This is a new technology, part of the ECMAScript 2015 (ES6) standard. This technology's specification has been finalized, but check the compatibility table for usage and implementation status in various browsers.

The Object.assign() method is used to copy the values of all enumerable own properties from one or more source objects to a target object. It will return the target object.

var o1 = { a: 1 };
var o2 = { b: 2 };
var o3 = { c: 3 };

var obj = Object.assign(o1, o2, o3);
console.log(obj); // { a: 1, b: 2, c: 3 }
console.log(o1);  // { a: 1, b: 2, c: 3 }, target object itself is changed.

answered 3 years ago Eugene Tiurin #43

Merge properties of N objects in one line of code

An Object.assign method is part of the ECMAScript 2015 (ES6) standard and does exactly what you need. (IE not supported)

var clone = Object.assign({}, obj);

The Object.assign() method is used to copy the values of all enumerable own properties from one or more source objects to a target object.

Read more...

The polyfill to support older browsers:

if (!Object.assign) {
  Object.defineProperty(Object, 'assign', {
    enumerable: false,
    configurable: true,
    writable: true,
    value: function(target) {
      'use strict';
      if (target === undefined || target === null) {
        throw new TypeError('Cannot convert first argument to object');
      }

      var to = Object(target);
      for (var i = 1; i < arguments.length; i++) {
        var nextSource = arguments[i];
        if (nextSource === undefined || nextSource === null) {
          continue;
        }
        nextSource = Object(nextSource);

        var keysArray = Object.keys(nextSource);
        for (var nextIndex = 0, len = keysArray.length; nextIndex < len; nextIndex++) {
          var nextKey = keysArray[nextIndex];
          var desc = Object.getOwnPropertyDescriptor(nextSource, nextKey);
          if (desc !== undefined && desc.enumerable) {
            to[nextKey] = nextSource[nextKey];
          }
        }
      }
      return to;
    }
  });
}

answered 3 years ago Raphaël #44

You should use lodash's defaultsDeep

_.defaultsDeep({ 'user': { 'name': 'barney' } }, { 'user': { 'name': 'fred', 'age': 36 } });
// → { 'user': { 'name': 'barney', 'age': 36 } }

answered 3 years ago Yaki Klein #45

A possible way to achieve this is the following.

if (!Object.prototype.merge){
    Object.prototype.merge = function(obj){
        var self = this;
        Object.keys(obj).forEach(function(key){
            self[key] = obj[key]
        });
    }
};

I don't know if it's better then the other answers. In this method you add the merge function to Objects prototype. This way you can call obj1.merge(obj2);

Note : you should validate your argument to see if its an object and 'throw' a proper Error. If not Object.keys will 'throw' an 'Error'

answered 3 years ago Nishant Kumar #46

Here what I used in my codebase to merge.

function merge(to, from) {
  if (typeof to === 'object' && typeof from === 'object') {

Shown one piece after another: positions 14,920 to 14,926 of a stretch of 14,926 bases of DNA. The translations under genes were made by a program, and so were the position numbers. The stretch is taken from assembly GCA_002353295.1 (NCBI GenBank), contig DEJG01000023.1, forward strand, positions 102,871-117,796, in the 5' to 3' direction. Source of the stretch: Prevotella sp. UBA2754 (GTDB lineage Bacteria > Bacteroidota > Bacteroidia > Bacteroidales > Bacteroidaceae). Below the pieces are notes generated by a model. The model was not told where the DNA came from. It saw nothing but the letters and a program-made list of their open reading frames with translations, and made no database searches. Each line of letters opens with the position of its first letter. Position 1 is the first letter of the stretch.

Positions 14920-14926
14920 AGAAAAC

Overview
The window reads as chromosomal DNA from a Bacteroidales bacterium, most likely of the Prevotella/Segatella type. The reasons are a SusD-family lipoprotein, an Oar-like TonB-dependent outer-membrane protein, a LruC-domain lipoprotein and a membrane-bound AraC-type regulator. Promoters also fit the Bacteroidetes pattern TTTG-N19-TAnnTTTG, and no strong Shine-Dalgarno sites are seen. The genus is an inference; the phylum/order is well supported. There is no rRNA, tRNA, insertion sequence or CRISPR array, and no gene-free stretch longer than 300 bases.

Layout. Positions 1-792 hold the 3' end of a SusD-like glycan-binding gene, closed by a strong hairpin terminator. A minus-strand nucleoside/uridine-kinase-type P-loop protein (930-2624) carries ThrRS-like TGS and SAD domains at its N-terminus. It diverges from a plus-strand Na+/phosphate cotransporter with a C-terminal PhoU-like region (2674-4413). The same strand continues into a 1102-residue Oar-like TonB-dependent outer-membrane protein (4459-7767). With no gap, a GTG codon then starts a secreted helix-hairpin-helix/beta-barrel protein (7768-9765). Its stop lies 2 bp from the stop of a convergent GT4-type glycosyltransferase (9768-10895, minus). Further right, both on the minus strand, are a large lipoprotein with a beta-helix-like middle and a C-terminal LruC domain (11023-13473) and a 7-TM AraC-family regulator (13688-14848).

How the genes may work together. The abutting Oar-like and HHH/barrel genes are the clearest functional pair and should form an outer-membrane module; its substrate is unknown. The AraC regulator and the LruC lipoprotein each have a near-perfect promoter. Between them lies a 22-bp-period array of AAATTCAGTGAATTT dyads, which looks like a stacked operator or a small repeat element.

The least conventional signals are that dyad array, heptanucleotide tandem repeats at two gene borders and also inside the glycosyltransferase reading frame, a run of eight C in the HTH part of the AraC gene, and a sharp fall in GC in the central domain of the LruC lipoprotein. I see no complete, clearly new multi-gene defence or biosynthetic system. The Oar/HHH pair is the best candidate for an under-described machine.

for (var pro in from) {
      if (from.hasOwnProperty(pro)) {
        to[pro] = from[pro];
      }
    }
  }
  else{
      throw "Merge function can apply only on object";
  }
}

answered 2 years ago trincot #47

If you need a deep merge that will also "merge" arrays by concatenating them in the result, then this ES6 function might be what you need:

function deepMerge(a, b) {
    // If neither is an object, return one of them:
    if (Object(a) !== a && Object(b) !== b) return b || a;
    // Replace remaining primitive by empty object/array
    if (Object(a) !== a) a = Array.isArray(b) ? [] : {};
    if (Object(b) !== b) b = Array.isArray(a) ? [] : {};
    // Treat arrays differently:
    if (Array.isArray(a) && Array.isArray(b)) {
        // Merging arrays is interpreted as concatenation of their deep clones:
        return [...a.map(v => deepMerge(v)), ...b.map(v => deepMerge(v))];
    } else {
        // Get the keys that exist in either object
        var keys = new Set([...Object.keys(a),...Object.keys(b)]);
        // Recurse and assign to new object
        return Object.assign({}, ...Array.from(keys,
            key => ({ [key]: deepMerge(a[key], b[key]) }) ));
    }
}

// Sample data for demo:
var a = {
    groups: [{
        group: [{
            name: 'John',
            age: 12
        },{
            name: 'Mary',
            age: 20
        }],
        groupName: 'Pair'
    }],
    config: {
        color: 'blue',
        range: 'far'
    }
};


var b = {
    groups: [{
        group: [{
            name: 'Bill',
            age: 15
        }],
        groupName: 'Loner'
    }],
    config: {
        range: 'close',
        strength: 'average'
    }
};

var merged = deepMerge(a, b);

console.log(merged);
.as-console-wrapper { max-height: 100% !important; top: 0; }

Note that if only one argument is passed to this function, it acts as a deep clone function.

answered 2 years ago Jaime Asm #48

You can use object spread properties—currently a stage 3 ECMAScript proposal.

const obj1 = { food: 'pizza', car: 'ford' };
const obj2 = { animal: 'dog' };

const obj3 = { ...obj1, ...obj2 };
console.log(obj3);

answered 2 years ago mitch3ls #49

You can do the following in EcmaScript2016

Correction: it's a stage 3 proposal, still it has always worked for me

const objA = {
  attrA: 'hello',
  attrB: true
}

const objB = {
  attrC: 2
}

const mergedObj = {...objA, ...objB}

answered 1 year ago Bekim Bacaj #50

The Merge Of JSON Compatible JavaScript Objects

I encourage the use and utilization of nondestructive methods that don't modify the original source, 'Object.assign' is a destructive method and it also happens to be not so production friendly because it stops working on earlier browsers and you have no way of patching it cleanly, with an alternative.